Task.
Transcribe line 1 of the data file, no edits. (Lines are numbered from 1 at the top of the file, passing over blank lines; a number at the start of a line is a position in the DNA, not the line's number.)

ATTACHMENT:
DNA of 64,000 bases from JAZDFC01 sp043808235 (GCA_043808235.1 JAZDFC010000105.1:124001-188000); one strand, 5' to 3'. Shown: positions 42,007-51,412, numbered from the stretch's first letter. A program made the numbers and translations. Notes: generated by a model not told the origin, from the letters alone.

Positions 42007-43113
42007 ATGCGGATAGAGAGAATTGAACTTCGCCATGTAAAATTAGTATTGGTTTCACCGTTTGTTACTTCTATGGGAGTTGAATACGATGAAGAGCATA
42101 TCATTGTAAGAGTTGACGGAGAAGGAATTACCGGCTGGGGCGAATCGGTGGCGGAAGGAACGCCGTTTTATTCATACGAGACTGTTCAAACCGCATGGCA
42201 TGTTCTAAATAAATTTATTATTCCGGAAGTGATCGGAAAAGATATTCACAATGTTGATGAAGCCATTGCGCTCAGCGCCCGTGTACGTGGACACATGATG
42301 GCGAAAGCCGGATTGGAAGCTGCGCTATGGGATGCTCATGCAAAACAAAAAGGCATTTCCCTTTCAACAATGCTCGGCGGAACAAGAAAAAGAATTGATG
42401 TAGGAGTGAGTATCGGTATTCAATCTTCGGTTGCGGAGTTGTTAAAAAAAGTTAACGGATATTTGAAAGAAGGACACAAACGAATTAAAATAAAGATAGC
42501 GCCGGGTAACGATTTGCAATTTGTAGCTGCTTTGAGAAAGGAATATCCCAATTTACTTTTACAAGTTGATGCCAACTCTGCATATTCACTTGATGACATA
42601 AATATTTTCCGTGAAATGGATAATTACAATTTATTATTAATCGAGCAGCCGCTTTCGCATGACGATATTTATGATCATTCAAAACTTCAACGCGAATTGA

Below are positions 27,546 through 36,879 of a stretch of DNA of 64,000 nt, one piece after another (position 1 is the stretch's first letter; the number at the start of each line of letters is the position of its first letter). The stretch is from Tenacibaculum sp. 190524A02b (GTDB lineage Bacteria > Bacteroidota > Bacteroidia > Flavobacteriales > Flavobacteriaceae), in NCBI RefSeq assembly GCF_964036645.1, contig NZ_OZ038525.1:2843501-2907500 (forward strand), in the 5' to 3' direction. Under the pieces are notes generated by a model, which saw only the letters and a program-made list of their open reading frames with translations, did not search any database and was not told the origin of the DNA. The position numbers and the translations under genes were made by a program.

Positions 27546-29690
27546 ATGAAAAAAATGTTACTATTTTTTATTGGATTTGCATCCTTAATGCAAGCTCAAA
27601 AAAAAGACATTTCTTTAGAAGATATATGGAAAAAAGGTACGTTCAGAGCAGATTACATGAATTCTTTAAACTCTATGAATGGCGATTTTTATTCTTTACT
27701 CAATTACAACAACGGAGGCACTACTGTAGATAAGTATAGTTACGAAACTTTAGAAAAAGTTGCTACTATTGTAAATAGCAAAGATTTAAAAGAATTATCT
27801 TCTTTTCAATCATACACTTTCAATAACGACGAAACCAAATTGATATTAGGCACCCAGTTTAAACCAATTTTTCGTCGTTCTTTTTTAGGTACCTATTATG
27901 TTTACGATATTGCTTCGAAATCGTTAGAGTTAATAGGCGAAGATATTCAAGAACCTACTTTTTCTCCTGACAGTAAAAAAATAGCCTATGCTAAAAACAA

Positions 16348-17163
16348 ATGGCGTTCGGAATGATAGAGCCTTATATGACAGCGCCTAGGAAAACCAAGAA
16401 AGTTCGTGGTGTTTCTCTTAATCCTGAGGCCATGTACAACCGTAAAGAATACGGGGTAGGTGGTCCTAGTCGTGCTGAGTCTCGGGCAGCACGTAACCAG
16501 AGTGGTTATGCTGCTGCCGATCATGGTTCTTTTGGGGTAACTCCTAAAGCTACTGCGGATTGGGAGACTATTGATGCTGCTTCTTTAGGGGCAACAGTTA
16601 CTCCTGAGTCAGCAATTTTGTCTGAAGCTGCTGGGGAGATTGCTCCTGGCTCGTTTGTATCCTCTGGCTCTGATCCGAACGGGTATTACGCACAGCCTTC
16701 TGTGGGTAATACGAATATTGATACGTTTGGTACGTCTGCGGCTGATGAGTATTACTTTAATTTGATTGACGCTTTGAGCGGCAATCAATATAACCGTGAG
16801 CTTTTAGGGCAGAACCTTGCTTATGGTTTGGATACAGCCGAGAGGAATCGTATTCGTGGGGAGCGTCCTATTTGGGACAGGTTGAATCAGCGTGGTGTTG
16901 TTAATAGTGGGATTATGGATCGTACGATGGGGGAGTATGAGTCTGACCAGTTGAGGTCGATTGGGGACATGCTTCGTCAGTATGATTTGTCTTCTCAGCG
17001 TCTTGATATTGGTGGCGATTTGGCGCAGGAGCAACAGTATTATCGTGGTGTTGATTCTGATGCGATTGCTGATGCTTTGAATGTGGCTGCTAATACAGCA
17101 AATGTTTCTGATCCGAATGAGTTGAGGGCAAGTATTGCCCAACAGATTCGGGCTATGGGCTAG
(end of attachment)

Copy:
DNA of 64,000 bases from JAZDFC01 sp043808235 (GCA_043808235.1 JAZDFC010000105.1:124001-188000); one strand, 5' to 3'. Shown: positions 42,007-51,412, numbered from the stretch's first letter. A program made the numbers and translations. Notes: generated by a model not told the origin, from the letters alone.